Sunday, August 21, 2016
Is there anything that makes less sense than finding something positive in weakness? In the WithBible magazine an article by a priest examines the issue and gives the readers some thoughts to reflect on and make their own.
In the New Testament. the word weakness (astheneia) as a verb and adjective appears 83 times and 44 are in the letters of St. Paul. Usually, the word is used to signify some bodily ailment but in Paul's writing it has a special theological meaning that becomes a theme in his writing. This understanding of the word weakness is seen clearly in First Corinthians chapters one and two and Second Corinthians ten to thirteen; the reason St. Paul is called the apostle of weakness.
The Cross either makes this clear for some or hides it from others. Words, he says, are of little use: “Those who know do not speak. Those who speak do not know” (Lao-tzu). And yet no matter how difficult and crazy it sounds the need is there to speak. We are strong when weak for God's power is active in us.
In our worldly common sense: knowledge is power. He gives us the example of the Oriental and Asian Studies Research Center where this was on the wall at the entrance of their building in London, England. Back in 1916, England felt they were not keeping abreast on the knowledge of the Orient (Asia) which they needed to administer their colonies and began the study of Asia-- (Orientalism). Knowledge was power and a help in managing their colonies.The Irony is that even at present, those from Asia often go to Europe to learn more about Asia.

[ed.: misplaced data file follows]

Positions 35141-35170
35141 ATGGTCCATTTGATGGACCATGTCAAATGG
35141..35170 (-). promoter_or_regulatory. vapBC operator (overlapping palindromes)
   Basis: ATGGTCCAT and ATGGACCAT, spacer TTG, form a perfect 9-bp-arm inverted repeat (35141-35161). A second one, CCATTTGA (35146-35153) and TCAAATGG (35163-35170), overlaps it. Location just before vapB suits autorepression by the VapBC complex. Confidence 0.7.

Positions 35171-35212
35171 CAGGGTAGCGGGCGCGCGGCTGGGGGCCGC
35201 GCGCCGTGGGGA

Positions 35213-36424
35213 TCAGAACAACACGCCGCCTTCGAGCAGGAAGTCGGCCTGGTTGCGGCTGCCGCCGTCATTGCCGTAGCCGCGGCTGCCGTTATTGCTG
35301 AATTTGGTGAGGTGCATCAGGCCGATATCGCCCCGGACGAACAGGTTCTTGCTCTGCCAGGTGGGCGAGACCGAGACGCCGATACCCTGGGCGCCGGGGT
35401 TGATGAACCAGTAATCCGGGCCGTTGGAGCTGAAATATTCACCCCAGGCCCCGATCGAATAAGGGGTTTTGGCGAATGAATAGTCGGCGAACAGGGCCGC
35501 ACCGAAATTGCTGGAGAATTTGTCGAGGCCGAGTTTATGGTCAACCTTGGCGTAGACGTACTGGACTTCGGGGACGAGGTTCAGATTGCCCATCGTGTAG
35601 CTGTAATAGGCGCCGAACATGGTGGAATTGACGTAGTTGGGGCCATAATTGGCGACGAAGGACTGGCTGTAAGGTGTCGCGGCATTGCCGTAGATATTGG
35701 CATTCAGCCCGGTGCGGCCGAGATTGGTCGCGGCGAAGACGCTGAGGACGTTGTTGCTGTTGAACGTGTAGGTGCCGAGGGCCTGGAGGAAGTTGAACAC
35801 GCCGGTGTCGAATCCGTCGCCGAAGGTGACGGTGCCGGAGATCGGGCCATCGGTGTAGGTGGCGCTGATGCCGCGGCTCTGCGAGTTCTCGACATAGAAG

The reality is that knowledge of another enables one to control the other and to efficiently get results. Information is needed on those we want to control. We call these places Intelligence Agencies. In our daily use of words: 'wisdom', knowledge, information all go to make for power: control, management, and rule. In a word, it is to increase the power of the those possessing it, and they become the center from which all goes out.
There is, however, another wisdom and power which we call God's foolishness and powerlessness. This is concern for the other, going out to the other, being for the other. It is not to gain power for it is seen as an obstacle: not to become strong but weak, to be vulnerable. In the eyes of the world this is crazy talk and stupidity.
Paul found the cross: the foolishness of God was wiser and God's weakness stronger than our own wisdom and power. He concludes the article with two questions: When there is love between two persons, there is going to be one loving more than the other, who is the weaker? We say that God is love, in God's love for us who is the weaker?